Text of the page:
Introduction to Jainism
By Mr. R. K. Jain
Jainism, traditionally known as Jain Dharma, is a religion and philosophy originating in the prehistory of South Asia. Now a minority in modern India with growing communities in the United States, Western Europe, Africa, the Far East and elsewhere, Jains have continued to sustain the ancient Shraman or ascetic tradition.
Jainism has significantly influenced the religious, ethical, political and economic spheres in India for well over two millennia. Jainism stresses the spiritual independence and equality of all life with a particular emphasis on non-violence. Self-control (vrata) and vigorous asceticism are the means by which Jains attain moksha or liberation from the cycle of rebirth.
A lay Jain is termed a shravaka ) i.e. a listener. The Jain Sangha, or order, has four components: monks, nuns, lay men and women.
Overview of Jain Dharma.
Jain philosophy is a codification of eternal universal truths, which lapse among humanity over a period of time. These truths reappear through the teachings of human beings, who have gained enlightenment or omniscience (Keval Gnan). According to tradition, Lord Rishabha was the first to realize those truths in this place and time cycle. More recently were Lord Parshva (877-777 BCE) and Lord Vardhaman Mahavira (599-527 BCE).
Jainism teaches that every single living thing is an individual and eternal soul, called jiva, which is responsible for its own actions. Jains see this faith as teaching the individual to live, think and act in ways that respect and honor the spiritual nature of every living being to the best of one's human abilities. Jains view God as the unchanging traits of the pure soul of each living being, chief among them being Infinite Knowledge, Perception, Consciousness, and Happiness (Ananta Jnan, Ananta Darshan, Ananta Charitra and Ananta Sukh). Jainism does not include a belief in an omnipotent supreme being or creator, but rather in a universe regarded as eternal and governed by natural laws based on the interplay of the attributes (gunas) of the substances (dravyas) that make up the cosmos.
The primary figures of Jainism are the Tirthankaras. Jainism has two main variants: Digambar and Shvetambar. Jains believe in ahimsa (or ahinsa), asceticism, karma, samsara, and the jiva. Jain philosophy has many scriptures written over a long period of time. One of the most cited scripture among all Jains is Tattvartha Sutra, or Book of Realities written over 18 centuries ago by the monk-scholar Umasvati (also known as Umasvami).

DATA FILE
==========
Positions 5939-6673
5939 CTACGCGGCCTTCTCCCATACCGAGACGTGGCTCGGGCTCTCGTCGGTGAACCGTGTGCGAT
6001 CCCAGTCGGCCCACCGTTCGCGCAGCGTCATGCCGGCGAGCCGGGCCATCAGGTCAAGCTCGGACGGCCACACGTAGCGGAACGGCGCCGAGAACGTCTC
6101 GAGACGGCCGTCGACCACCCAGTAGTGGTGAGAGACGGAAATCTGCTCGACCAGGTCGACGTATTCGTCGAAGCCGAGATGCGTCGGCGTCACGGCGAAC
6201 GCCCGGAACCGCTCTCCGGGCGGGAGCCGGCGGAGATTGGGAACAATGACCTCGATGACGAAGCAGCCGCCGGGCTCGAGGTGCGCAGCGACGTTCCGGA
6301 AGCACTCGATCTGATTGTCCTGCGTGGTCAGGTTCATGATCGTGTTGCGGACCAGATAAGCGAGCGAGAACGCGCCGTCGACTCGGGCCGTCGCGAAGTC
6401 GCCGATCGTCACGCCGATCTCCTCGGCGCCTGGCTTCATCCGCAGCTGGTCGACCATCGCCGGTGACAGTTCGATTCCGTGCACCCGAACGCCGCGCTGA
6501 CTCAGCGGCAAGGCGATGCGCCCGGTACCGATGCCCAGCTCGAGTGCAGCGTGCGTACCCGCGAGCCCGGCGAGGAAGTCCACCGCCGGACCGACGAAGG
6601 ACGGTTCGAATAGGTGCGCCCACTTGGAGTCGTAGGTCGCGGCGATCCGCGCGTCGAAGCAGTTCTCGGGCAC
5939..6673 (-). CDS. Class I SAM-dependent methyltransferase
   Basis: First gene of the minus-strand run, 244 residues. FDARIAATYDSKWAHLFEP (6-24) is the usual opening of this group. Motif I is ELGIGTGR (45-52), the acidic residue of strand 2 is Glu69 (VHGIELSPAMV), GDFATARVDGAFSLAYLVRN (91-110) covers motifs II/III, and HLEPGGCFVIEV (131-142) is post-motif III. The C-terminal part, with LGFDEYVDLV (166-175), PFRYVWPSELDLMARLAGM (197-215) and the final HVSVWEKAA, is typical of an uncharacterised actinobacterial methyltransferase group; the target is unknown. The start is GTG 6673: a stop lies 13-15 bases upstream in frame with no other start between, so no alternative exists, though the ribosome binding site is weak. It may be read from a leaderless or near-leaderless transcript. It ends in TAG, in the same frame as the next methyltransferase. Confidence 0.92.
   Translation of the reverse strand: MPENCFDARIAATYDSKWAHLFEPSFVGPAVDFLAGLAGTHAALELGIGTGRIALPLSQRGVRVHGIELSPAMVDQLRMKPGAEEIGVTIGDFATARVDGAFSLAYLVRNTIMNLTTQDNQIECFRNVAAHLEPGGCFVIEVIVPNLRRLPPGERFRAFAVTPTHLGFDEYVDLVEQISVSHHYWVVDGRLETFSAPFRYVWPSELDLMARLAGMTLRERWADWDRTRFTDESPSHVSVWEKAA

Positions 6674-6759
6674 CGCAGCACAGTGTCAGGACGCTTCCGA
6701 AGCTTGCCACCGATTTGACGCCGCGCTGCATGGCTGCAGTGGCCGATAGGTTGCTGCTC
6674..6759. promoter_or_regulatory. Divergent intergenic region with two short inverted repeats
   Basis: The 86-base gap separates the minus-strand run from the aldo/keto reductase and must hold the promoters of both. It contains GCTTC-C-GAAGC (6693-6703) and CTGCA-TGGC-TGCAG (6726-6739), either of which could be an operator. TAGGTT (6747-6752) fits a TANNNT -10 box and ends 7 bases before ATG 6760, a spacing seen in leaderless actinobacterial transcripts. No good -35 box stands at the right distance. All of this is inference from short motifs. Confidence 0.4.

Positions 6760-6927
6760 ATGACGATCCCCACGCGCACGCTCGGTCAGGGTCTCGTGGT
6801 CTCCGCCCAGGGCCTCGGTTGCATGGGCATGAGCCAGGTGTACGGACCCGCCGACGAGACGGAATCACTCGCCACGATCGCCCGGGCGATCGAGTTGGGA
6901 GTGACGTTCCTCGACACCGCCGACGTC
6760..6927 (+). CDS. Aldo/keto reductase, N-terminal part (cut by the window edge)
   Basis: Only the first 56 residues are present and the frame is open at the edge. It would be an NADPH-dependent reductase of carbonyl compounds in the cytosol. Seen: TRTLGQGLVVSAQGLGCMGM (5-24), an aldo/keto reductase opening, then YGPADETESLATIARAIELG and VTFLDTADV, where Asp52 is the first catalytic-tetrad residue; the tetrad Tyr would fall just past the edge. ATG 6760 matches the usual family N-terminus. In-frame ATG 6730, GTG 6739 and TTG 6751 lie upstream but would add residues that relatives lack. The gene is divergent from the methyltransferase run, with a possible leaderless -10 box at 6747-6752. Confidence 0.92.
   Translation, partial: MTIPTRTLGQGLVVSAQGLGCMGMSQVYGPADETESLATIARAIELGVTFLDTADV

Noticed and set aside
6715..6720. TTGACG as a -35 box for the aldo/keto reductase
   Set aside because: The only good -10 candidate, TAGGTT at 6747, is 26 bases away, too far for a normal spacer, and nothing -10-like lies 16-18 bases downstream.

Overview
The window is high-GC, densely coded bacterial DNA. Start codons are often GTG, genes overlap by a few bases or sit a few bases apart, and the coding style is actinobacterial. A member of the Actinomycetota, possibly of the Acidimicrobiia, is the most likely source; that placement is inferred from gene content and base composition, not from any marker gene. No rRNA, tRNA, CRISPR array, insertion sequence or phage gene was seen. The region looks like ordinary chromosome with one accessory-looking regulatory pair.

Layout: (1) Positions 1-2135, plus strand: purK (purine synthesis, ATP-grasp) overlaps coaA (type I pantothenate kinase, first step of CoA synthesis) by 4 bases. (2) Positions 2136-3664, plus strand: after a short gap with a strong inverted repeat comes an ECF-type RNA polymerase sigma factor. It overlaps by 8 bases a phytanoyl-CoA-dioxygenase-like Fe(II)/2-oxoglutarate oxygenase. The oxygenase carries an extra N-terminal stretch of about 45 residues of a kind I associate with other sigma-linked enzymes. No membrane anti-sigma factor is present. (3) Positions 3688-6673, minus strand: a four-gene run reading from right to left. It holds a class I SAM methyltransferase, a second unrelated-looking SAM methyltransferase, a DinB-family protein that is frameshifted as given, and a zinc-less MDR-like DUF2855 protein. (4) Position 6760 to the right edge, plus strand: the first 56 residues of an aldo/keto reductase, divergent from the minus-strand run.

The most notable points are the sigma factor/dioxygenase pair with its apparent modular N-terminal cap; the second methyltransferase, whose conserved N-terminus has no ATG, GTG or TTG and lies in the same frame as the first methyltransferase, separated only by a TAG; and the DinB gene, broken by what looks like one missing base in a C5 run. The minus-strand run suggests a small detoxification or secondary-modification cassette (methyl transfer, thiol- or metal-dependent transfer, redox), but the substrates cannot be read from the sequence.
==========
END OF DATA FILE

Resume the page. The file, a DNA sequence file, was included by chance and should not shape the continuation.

Compassion to all fellow living beings (along with humans) is central to Jain belief. Jainism is the only religion wherein all followers, both monks and practicing lay persons of all sects and traditions, are required to be vegetarian. In regions of India with strong Jain influence, often the majority of the population is vegetarian. In many towns, the Jains run animal shelters. In Delhi, there is a bird hospital run by a Jain temple. Many historians believe that various strains of Hinduism adopted vegetarianism due to the strong influence of Jainism and Buddhism.
Jain layman worshipping at the temple at Rankapur. The mouth covering is to prevent him from inhaling any insects, a practice stemming from the Jain value of nonviolence. As part of its stance on nonviolence, Jainism goes even beyond vegetarianism, in that the Jain diet also excludes most root vegetables, as Jains believe such vegetables have an infinite number of individual souls, invisible to the naked eye. Jains also do not eat certain other foods believed to be unnecessarily injurious. Many Jains are also vegan, due to the cruelty, and violence inherent in modern dairy farms. Observant Jains do not eat, drink, or travel after sunset, and always rise before sunrise.
Anekantavada is one of the foundation pillars of Jain philosophy. Literally meaning "Non-one-endedness" or "Nonsingular Conclusivity", Anekantavada is a set of tools for overcoming the inherent bias in any one perspective on a given subject, object, process, state, or reality in general. One of these tools is known as The Doctrine of Postulation, i.e., Syadvada. Anekantavada is also define as multiplicity of views, and stresses looking at things from the other person's perspective.
Jains can be remarkably welcoming and friendly toward other faiths. For example, several non-Jain temples in India are administered by Jain individuals. The Jain Heggade family has run the institutions of Dharmasthala including the Sri. Manjunatha Temple for eight centuries. There are examples of Jains donating money for building churches and mosques. In India, Jains have often helped organize multi-religious discussions and functions, and Jain monastic leaders such as the late Acharya Tulsi and Acharya Sushil Kumar, have also promoted harmony among followers of rival faiths to help defuse communal tensions.
Jains have been an important presence in Indian culture, contributing to Indian philosophy, art, architecture, sciences, and the politics of Mohandas Gandhi, which led to Indian independence.